Today, we look at how The Practice‘s final season essentially destroyed the show, but on purpose!
This is “Gonna Make a Change,” a feature where I spotlight shows that underwent major revamps during their runs to avoid cancellation. Note that I mean MAJOR revamps, not, like, M*A*S*H getting more serious as it went on or Cheers becoming more of an ensemble comedy once Shelley Long left.
Generally speaking, a major cast overhaul doesn’t automatically merit a “Gonna Make a Change.” To wit, ER turned over its entire cast, but it was still the same show in Season 14 that it was in Season 1 (just, you know, worse). However, often, a major cast change leads to a dramatic change in the show overall, and that’s ultimately what happened on The Practice.
Original Concept: The Practice initially was about Donnell and Associates, a “down in the trenches” law firm that specialized in criminal law. If you were a drug dealer or a prostitute, Donnell and Associates was your firm. However, Bobby Donnell (Dylan McDermott) was such a talented criminal lawyer that the firm began to get higher and higher profile criminal cases (which, in turn, showed how good his associate, Eugene Young, played by Steve Harris, was as as a criminal lawyer, as well), while new associate, Lindsay Dole (Kelli Williams), was such a good civil litigator that now the firm was getting high profile corporate cases, so eventually, Donnell made the firm Donnell, Dole, Young and Frutt (Frutt, played by Camryn Manheim, was another long term associate, Ellenor Frutt, a fine lawyer, as well, just not as high profile as the other three partners). So from Season 2-7, the show was about an accomplished Boston defense firm that had various interesting cases. Lara Flynn Boyle played Helen Gamble, Lindsay’s best friend and Bobby’s ex-girlfriend, who showed us the District Attorney side of things.
Revamped Concept: After Season 7, show creator David E. Kelley had to cut a LOT of cast members to keep the show on the air (shows get expensive as they get older). Gone was the lead actor, McDermott, as well as Williams, Boyle and a few other cast members, including the great LisaGay Hamilton (as Rebecca Washington, Bobby’s secretary who became a lawyer herself in Season 3). The Practice Season 8 saw the firm as now Young, Frutt and Berluti (longtime associate, Jimmy Berluti, played by Michael Badalucco, finally became a name partner), while the new star of the series was James Spader as Alan Shore, an old friend of Ellenor’s who needs a job after he got fired by his previous firm for embezzling. Okay, now, if the show was just “The Practice, only with less lawyers,” then I wouldn’t call it a format change, but Alan Shore was on a WHOLE different show than the other characters. They were still on The Practice while Alan was on this dark comedy where Alan would commit various ethical violations every episode, including impersonating an airline official to trick a client into settling a lawsuit (for their benefit, of course), hiding a weapon (to help a client) and stealing classified information from an opposing lawyer (and then selling it back to him for $8 million, all to help a client). Eventually, senior partner Eugene fires Alan, but Alan takes them to trial when he argues he was owed over two million dollars because he had become a de facto partner due to how much money he brought in. Alan wins a multi-million dollar judgement. So the firm dissolves and Alan joins the firm that represented him at trial, Crane, Poole and Schmidt (Denny Crane, the outlandishly bizarre senior partner, prone to saying his own name frequently, was played by William Shatner, who won a Best Guest Actor Emmy for the role).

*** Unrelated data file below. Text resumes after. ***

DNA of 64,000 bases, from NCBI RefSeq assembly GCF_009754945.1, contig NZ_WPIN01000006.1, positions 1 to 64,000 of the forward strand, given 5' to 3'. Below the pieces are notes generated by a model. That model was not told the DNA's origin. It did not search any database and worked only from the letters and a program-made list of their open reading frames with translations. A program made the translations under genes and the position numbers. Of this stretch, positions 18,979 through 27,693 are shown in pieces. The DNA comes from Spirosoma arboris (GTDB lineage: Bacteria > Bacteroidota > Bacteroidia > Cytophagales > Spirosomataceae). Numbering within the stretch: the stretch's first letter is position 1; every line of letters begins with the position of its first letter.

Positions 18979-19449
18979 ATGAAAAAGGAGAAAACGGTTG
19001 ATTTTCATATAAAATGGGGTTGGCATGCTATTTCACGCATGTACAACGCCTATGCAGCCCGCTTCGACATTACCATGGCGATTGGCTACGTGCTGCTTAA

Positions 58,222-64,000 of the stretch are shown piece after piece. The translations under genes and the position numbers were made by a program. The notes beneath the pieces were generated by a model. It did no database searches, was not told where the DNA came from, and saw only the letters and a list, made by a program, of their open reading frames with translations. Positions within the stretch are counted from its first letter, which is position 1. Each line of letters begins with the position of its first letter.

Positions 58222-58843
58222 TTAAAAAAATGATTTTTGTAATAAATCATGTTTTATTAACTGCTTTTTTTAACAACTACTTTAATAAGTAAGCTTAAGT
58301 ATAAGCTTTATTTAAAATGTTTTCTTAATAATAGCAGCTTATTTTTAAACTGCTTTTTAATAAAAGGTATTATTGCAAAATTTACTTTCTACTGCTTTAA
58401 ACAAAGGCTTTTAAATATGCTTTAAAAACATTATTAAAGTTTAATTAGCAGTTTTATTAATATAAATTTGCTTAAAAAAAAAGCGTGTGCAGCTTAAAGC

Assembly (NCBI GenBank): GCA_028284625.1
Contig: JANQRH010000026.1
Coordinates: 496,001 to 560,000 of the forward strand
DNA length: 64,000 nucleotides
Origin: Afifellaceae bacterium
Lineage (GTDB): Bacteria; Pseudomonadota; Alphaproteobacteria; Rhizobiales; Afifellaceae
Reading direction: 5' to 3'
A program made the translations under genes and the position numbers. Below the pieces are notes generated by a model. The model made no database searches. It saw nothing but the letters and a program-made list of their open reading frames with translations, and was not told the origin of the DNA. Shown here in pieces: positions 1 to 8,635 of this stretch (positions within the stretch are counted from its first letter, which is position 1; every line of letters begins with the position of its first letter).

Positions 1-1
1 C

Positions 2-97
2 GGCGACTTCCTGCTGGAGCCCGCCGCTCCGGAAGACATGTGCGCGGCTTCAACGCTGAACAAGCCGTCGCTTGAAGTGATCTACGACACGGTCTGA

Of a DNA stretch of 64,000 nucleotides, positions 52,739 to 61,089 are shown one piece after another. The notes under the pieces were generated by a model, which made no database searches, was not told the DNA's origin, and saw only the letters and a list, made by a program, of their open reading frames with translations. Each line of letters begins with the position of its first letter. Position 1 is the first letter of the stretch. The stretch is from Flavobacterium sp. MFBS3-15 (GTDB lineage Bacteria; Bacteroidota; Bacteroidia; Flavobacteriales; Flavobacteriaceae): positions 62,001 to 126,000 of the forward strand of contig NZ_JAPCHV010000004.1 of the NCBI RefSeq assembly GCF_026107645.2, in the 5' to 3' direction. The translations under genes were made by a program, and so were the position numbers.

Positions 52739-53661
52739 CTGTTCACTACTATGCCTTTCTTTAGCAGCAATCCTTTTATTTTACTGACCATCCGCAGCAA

Did it get the show more than one last season?: No. Alan’s new firm became the basis of a new series, Boston Legal, which ran for five seasons of its own. In other words, Kelley liked Spader’s character so much that he destroyed the show to give Spader his own, much more comedic, show (Spader won the Best Actor Emmy for both the last season of The Practice and the first season of Boston Legal). Shatner won another Emmy for Best Supporting Actor for the first season of Boston Legal.
Okay, that’s it for this installment of “Gonna Make a Change,” please send in suggestions for other good revamps to my e-mail address of email@example.com!